1. Every person accused of a crime, either felony or misdemeanor, has a right to offer in his defense testimony as to his good character, and when such testimony is so offered it is substantive evidence of the fact, and may be so considered by the jury. S. v. Hice, 117 N.C. 783; S. v. Morse, 171 N.C. 777. This right does not depend upon the fact that a defendant testifies in his own behalf, but it is limited to evidence of general character, and when such evidence of general character is offered, immediately the prosecution has the right to offer evidence of the defendant's bad character either by cross-examination or by other witnesses.
2. If a defendant testifies in his own behalf, but offers no evidence as to his character, the State may offer evidence of his bad character, but such evidence should affect only his credibility as a witness. S. v. Traylor, 121 N.C. 674.
3. A party offering a character witness can only prove the general character of the person inquired about, but the witness of his own accord may say in what respect the character of such person is good or bad; or the adverse party on cross-examination may test the witness by eliciting such statements. S. v. Daniel, 87 N.C. 507; S. v. Hairston, 121 N.C. 579; S. v. McKinney, 175 N.C. 784; S. v. Butler, 177 N.C. 585.
4. When a defendant offers evidence of his good character the State may offer evidence of his bad character, "but cannot, by cross-examination or otherwise, offer evidence as to particular acts of misconduct." S. v. Holly, 155 N.C. 485; S. v. Adams, 193 N.C. 581.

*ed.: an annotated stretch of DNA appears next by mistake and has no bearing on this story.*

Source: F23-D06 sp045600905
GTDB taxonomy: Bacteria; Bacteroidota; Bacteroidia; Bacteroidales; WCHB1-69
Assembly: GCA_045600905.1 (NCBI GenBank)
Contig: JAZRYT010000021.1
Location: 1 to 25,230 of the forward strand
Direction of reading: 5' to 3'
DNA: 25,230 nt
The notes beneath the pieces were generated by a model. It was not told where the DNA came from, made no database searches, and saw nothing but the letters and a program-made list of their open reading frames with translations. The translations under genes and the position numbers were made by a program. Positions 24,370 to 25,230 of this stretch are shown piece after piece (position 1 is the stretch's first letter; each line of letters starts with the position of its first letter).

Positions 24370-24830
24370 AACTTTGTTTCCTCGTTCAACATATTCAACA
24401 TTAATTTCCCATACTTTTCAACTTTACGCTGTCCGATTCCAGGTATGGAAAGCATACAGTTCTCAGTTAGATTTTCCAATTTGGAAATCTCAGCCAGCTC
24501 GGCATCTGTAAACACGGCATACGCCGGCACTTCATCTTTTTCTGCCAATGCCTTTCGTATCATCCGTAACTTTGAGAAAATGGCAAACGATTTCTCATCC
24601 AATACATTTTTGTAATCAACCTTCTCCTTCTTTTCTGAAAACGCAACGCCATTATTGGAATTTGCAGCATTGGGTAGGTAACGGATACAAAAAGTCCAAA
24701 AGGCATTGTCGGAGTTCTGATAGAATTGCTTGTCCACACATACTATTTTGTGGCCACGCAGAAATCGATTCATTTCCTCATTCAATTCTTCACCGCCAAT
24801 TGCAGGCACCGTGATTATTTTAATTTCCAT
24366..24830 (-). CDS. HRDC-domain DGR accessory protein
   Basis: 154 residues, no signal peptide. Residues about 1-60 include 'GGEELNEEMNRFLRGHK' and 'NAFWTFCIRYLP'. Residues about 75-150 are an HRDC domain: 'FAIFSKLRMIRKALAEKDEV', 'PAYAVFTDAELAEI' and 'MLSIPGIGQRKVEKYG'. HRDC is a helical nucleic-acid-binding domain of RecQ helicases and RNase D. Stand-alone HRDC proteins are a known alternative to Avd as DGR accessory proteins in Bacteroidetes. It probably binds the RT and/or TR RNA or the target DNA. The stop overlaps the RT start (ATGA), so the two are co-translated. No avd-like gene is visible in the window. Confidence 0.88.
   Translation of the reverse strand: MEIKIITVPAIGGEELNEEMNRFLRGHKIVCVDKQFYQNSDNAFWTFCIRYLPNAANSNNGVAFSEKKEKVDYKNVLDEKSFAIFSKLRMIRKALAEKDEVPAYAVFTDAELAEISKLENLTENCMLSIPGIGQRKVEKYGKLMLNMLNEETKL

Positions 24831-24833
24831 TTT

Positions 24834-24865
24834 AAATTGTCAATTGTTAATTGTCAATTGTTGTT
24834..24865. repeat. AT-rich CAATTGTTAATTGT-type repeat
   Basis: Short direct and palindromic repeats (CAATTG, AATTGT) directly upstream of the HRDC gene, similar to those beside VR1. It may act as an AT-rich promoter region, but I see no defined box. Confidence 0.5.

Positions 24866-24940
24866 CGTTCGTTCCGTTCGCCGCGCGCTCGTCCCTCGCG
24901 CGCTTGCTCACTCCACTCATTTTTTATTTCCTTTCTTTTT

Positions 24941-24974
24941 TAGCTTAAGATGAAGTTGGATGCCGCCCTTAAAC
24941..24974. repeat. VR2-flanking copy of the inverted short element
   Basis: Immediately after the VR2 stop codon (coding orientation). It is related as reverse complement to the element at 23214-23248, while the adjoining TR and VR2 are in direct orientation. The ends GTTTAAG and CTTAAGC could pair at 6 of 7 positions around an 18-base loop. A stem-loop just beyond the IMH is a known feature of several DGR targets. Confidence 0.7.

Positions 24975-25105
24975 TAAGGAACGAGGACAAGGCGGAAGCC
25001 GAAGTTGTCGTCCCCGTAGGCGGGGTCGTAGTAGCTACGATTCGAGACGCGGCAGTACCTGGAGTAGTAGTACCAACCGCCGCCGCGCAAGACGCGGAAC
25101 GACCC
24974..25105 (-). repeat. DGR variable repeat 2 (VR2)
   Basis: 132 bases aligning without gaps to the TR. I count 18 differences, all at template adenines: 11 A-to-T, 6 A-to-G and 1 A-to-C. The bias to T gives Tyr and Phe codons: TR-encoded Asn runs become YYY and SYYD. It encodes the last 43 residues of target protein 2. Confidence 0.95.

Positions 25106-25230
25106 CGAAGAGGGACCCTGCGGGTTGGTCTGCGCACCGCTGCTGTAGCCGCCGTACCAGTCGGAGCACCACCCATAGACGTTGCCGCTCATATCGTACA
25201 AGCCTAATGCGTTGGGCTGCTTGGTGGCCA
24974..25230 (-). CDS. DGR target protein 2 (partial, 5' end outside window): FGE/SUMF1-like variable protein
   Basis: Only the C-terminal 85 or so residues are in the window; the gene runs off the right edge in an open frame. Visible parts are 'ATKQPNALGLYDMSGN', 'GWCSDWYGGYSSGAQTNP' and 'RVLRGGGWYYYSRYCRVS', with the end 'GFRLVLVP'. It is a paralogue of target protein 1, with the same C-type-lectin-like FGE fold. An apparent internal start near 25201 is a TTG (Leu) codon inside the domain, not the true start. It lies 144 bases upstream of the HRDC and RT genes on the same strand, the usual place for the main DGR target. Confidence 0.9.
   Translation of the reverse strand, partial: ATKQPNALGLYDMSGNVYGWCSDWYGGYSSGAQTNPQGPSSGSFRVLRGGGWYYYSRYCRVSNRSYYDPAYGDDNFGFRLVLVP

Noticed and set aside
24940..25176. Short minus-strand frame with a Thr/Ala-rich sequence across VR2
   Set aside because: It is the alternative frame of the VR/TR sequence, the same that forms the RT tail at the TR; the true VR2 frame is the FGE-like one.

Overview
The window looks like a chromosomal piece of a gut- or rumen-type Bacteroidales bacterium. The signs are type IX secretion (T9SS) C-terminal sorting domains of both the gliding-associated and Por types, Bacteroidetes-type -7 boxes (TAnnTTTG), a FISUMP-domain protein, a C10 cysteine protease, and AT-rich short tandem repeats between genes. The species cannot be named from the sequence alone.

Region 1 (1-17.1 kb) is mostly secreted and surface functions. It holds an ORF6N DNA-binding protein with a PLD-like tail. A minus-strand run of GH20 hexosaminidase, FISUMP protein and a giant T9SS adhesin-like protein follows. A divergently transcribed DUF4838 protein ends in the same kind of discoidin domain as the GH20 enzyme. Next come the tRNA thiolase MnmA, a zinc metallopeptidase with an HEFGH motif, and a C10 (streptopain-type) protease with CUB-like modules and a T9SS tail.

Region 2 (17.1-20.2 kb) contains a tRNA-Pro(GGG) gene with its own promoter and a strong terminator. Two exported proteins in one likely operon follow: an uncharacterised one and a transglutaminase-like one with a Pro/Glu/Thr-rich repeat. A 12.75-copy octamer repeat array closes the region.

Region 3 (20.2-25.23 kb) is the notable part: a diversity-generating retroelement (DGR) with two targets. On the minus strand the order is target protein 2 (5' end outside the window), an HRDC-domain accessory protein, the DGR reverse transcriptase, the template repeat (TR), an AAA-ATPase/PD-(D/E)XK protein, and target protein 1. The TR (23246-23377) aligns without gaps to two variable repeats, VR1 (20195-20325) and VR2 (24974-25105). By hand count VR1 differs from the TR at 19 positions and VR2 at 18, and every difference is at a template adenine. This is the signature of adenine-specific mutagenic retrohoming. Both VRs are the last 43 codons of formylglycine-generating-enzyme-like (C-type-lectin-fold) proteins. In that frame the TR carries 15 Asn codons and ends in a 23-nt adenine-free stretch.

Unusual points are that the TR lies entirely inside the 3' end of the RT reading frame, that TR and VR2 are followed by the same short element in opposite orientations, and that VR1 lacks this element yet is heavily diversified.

5. Where an impeaching or sustaining character witness is offered, he must be qualified by showing whether or not he knows the general character or reputation of the person about whom he proposes to testify. If he does not meet this qualification, he should be stood aside. S. v. Parks, 25 N.C. 296; S. v. Colson, 193 N.C. 236. This rule is amplified by Clark, C. J., in Edwards v. Price, 162 N.C. 244, in the following language: "The party himself, when he goes upon the witness stand, can be asked questions as to particular acts, impeaching his character, but as to other witnesses it is only competent to ask the witness if he `knows the general character of the party.' If he answers `no,' he must be stood aside. If he answers `yes,' then the witness can, of his own accord, qualify his testimony as to what extent the character of the party attacked is good or bad. The other side, on cross-examination, can ask as to the general character of the party for particular vices or virtues. But it is not permissible either to show distinct acts of a collateral nature nor a general reputation for having committed such specified act."